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The Sky is Falling!

Contributed by Robert Lyman © May 2017

 

In a story published two days ago in the Independent, a U.K. newsmagazine, Seth Berenstein reported on the claims of a group of scientists, including Michael Oppenheimer of Princeton University, about the possible effects of the United States withdrawing from the December 2015 Paris agreement on global warming. Oppenheimer is quoted as saying that “one expert group” (unidentified) ran a worst case computer simulation of what would happen if the U.S. does not curb greenhouse gas emissions but all other countries meet their targets. It found that “America would add as much as half a degree of warming (0.3 degrees Celsius) to the globe by the end of the century.”

 

“Another computer simulation team put the effect of the U.S. pulling out somewhere between 0.1 and 0.2 degrees Celsius.”

 

Wow! As a matter of fact, the Paris Agreement contains no targets. It is a “best efforts” political commitment to constrain the growth in global GHG emissions by amounts to be set by each country in a series of five-year plans. The first five-year plans were estimated to reduce eventual warming (if one believes the models) by about .015 degrees. Even those emissions reductions were contingent on the industrialized countries giving at least $100 billion per year to the developing countries to finance their programs. The developing countries have since said that they need at least $300 billion a year and the industrialized countries have not even come up with $40 billion over five years.

 

The thesis that all the other countries of the world would, absent the U.S. participation, go on to reduce emissions by the amounts envisioned by U.N. bureaucrats is baseless anyway. The U.N. claims that global emissions will have to be cut in half from today’s levels by 2050. All the authoritative sources on global energy supply, demand and emissions project that, instead, emissions will grow by 40% or more by 2050.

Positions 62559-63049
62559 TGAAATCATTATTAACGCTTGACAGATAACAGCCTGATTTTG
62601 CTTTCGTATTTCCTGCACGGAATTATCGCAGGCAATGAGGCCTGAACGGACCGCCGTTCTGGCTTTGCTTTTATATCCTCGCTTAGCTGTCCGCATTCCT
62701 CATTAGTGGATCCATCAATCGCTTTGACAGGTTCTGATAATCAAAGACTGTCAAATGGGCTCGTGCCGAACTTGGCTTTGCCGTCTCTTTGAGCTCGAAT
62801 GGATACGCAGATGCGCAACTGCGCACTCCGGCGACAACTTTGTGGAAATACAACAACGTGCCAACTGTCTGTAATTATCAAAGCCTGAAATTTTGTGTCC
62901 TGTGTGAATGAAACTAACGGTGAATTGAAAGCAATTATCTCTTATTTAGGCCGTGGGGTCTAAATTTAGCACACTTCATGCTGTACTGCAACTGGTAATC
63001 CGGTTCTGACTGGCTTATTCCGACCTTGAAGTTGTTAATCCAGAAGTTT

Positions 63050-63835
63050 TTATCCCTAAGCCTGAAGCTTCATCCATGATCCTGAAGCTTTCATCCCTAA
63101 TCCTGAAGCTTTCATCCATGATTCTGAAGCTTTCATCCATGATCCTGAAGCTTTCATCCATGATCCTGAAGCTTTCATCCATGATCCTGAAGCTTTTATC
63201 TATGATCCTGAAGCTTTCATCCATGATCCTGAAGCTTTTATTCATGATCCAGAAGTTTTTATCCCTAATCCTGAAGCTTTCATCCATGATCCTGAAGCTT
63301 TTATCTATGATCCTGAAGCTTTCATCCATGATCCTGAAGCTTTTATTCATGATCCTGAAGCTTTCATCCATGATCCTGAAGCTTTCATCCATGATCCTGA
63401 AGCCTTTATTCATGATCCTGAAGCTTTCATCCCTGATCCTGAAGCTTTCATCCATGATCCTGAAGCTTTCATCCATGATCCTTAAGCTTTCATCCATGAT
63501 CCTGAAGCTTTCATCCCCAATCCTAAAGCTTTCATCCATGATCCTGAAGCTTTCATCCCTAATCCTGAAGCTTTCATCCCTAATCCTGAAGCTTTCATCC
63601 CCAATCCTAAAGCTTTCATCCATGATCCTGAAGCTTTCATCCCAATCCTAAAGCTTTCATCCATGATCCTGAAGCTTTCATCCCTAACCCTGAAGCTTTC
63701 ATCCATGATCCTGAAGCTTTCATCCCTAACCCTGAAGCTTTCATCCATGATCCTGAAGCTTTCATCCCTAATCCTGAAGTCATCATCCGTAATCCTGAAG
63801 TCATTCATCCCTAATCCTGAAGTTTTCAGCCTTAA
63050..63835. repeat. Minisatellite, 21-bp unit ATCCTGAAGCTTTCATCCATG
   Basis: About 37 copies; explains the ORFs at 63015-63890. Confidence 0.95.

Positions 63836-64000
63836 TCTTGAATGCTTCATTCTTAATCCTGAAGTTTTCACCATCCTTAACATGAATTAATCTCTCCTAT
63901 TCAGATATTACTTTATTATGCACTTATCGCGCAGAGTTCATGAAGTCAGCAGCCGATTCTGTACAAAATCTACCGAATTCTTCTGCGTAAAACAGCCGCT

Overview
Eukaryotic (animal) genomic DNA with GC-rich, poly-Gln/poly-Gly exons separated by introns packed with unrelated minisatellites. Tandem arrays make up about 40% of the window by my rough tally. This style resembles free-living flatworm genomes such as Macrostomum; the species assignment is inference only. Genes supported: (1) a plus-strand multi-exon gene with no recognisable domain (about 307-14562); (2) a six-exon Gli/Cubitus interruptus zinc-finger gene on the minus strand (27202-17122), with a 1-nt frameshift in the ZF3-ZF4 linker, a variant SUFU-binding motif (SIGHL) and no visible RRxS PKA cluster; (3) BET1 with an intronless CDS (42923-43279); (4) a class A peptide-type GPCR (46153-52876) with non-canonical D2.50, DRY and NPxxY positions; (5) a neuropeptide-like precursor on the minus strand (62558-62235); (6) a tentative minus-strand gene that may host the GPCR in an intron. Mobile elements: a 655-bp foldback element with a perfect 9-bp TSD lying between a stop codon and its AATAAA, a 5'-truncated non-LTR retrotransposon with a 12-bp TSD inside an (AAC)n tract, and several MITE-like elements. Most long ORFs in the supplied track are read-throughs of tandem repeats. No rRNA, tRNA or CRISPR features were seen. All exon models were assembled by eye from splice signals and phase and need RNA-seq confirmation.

So, under an unrealistic scenario based on questionable modeling and inaccurate assumptions about what the rest of the world will do, the so-called experts are projecting that the U.S. withdrawal from the Paris Agreement could affect global temperatures by somewhere between 0.1 and 0.3 degrees Celsius 83 years from now. What a catastrophe!

thermometer

2 Comments

  1. “Oppenheimer is quoted as saying that “one expert group” (unidentified) ran a worst case computer simulation of what would happen if the U.S. does not curb greenhouse gas emissions but all other countries meet their targets”.

    <- They are not simulations. They are models. There's a big difference. We're not able to simulate earth's climate. We are very far from having suitably fast computers to do. So the models:
    1) only consider a few things : 3 or so, important to climate when, in fact there are many more,
    2) take very granular readings (e.g. a "point" is the equivalent of a hundred cubic km of atmosphere, or so, and
    3) at many places, in the model, where one might want to simulate the climate scientist uses parameterizations instead. Some important things can not be simulated at all (fluid mechanics), but must be parameterized.

    • “In sum, a strategy must recognise what is possible. In climate research and modelling, we should recognise that we are dealing with a coupled non-linear chaotic system, and therefore that the long-term prediction of future climate states is not possible.”

      IPCC Working Group I: The Scientific Basis, Third Assessment Report (TAR), Chapter 14 (final para., 14.2.2.2), p774.

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